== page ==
The Chronicle’s View: Felony charges for prank is unfortunate

When U baseball player Ryan Breska went to go pick up some photographs last month, he was met with an unpleasant surprise. Waiting for him in the store where he was picking up the photos were Brigham Young University police officers who arrested Breska and took him to the Utah County Jail, where he spent the night on felony charges.

The charges stem from the pictures themselves, which show eight members of the Utah baseball team painting red U’s on the large Y overlooking the BYU campus.

Because that action is illegal, and because the damage estimate for the crime is greater than $1,000, the players now face second-degree felony mischief charges, punishable by up to 15 years in prison and a $5,000 fine.

Breska has said that the action was perpetrated in hopes of adding some fire to the long-standing U-BYU rivalry.

While these players’ actions were by no means defensible-blatantly breaking the law rarely is-the serious repercussions they now face are unfortunate.

Pranks of this nature are not uncommon between Utah’s two biggest rivals. There is a long-standing history of players from both schools inciting one another in a friendly and competitive manner.

There is not, however, a long-standing history of these players being prosecuted for their actions.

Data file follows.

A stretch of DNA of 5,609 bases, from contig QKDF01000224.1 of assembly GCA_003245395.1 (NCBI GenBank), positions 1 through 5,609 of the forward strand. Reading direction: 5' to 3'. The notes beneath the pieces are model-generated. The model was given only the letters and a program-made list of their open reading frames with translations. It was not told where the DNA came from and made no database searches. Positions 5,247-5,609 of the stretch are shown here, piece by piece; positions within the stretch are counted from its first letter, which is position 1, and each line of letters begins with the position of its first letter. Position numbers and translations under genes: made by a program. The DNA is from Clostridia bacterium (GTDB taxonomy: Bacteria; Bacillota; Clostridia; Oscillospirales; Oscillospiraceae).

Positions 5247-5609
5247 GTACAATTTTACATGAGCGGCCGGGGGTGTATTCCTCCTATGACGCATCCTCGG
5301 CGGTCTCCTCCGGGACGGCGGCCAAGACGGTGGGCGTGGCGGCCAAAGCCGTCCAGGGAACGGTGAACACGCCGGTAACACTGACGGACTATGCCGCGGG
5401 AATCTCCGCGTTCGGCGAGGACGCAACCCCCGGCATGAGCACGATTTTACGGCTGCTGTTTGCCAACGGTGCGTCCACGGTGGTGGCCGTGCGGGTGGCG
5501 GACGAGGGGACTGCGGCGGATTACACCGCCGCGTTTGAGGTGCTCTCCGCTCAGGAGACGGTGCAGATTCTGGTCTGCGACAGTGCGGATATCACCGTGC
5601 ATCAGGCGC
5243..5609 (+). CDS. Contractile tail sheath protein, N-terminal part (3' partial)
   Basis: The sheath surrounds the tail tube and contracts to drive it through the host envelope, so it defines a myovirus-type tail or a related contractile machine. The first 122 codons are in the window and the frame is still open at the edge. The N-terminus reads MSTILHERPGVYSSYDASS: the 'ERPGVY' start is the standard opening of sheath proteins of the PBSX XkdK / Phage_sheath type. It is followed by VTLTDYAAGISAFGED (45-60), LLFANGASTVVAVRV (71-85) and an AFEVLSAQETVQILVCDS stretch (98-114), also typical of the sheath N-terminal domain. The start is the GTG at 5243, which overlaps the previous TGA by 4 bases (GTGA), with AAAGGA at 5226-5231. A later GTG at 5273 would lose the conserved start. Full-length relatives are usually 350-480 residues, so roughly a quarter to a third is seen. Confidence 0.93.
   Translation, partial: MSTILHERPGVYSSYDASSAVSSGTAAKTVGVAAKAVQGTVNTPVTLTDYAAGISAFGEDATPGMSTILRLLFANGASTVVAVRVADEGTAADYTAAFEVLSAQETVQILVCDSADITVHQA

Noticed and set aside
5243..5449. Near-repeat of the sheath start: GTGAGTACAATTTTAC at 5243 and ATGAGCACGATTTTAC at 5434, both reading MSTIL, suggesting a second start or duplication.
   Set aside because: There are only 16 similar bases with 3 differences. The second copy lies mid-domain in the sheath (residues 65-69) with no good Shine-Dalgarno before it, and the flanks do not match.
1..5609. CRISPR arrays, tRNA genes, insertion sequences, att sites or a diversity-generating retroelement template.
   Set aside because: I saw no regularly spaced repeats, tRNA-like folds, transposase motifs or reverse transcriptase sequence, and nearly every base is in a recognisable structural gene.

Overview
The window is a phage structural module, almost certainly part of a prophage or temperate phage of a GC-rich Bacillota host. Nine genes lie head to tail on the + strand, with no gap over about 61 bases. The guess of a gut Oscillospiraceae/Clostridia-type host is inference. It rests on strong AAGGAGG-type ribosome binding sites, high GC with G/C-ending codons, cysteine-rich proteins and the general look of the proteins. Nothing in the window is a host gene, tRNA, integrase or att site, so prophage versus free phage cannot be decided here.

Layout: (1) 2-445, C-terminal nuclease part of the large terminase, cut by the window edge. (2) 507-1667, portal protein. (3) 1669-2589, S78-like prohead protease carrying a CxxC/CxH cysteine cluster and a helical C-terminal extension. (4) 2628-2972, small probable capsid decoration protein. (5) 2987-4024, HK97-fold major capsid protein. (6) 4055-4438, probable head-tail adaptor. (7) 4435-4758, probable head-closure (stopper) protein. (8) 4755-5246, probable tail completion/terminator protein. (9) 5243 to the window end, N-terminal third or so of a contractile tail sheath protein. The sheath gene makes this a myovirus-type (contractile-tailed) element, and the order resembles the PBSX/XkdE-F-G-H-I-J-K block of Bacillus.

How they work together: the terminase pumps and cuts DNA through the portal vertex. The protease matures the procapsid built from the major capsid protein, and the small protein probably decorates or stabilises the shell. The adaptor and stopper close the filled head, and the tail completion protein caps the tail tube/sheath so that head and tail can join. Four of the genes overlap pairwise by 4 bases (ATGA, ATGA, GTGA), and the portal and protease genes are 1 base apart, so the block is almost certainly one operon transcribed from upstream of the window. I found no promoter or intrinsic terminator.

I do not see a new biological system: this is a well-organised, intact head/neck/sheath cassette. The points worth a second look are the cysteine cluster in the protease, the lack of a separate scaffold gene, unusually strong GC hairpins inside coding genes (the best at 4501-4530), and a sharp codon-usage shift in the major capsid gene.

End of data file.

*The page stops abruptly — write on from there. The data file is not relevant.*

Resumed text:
Rivalries, school spirit and competitiveness are all facets of the college experience-they have been for ages. Rivalry pranks have long acted as a way for schools to display their pride in a nonviolent way.

Often, these pranks are nothing more than innocent attempts at rousing support and attendance for sporting events. Rarely are these actions malicious or done with the intention of causing harm or serious damage.

The intentions of the U players ought to be taken into consideration prior to their trial date. The fact that these Utes took pictures of their prank implies that they were not worried about criminal charges, as the photographs can be used as evidence.

The logical question becomes, if these players were not consciously committing a felony, then what were they doing? Most likely, nothing more than continuing a tradition that has existed much longer than any of the players have been in college.

While not intending to commit a crime is no excuse for committing one, second-degree felony charges seem a little extreme. Even the charge, felony mischief, sounds like an oxymoron fitting for the situation-although illegal, what the players did does not warrant a felony charge that carries the same weight as certain types of child sex abuse and burglary.

A lesser charge is much more reasonable punishment for what amounts to nonviolent collegiate indiscretion.

Let the fate of these U players serve as a lesson for other students: While keeping the rivalry alive is a legitimate cause, the ramifications for breaking the law in the name of school spirit can be devastating.